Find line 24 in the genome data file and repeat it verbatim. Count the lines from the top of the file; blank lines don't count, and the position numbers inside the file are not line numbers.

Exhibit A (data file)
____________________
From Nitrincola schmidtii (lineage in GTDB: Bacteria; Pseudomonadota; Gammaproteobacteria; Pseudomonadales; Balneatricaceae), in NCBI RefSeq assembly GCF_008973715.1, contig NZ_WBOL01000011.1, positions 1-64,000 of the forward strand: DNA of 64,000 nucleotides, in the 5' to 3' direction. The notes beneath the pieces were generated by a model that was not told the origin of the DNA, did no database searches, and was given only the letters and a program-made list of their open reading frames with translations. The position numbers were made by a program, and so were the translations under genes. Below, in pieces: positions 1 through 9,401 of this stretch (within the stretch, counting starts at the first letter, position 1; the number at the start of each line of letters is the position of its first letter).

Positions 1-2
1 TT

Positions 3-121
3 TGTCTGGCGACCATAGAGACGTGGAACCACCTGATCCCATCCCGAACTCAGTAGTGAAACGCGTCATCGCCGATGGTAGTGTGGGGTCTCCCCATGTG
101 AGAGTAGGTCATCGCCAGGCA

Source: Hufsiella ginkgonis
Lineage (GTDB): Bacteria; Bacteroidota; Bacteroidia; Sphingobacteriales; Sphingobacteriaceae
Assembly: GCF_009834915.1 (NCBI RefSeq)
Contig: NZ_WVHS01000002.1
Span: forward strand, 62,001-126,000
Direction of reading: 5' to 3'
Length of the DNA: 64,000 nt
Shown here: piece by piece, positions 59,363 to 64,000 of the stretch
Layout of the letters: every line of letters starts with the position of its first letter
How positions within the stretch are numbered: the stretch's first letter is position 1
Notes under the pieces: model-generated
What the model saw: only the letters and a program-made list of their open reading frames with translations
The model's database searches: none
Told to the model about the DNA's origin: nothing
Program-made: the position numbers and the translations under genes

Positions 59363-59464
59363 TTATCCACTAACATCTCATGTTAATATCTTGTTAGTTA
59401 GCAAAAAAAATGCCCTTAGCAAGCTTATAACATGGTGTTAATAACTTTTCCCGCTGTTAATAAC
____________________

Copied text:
59401 GCAAAAAAAATGCCCTTAGCAAGCTTATAACATGGTGTTAATAACTTTTCCCGCTGTTAATAAC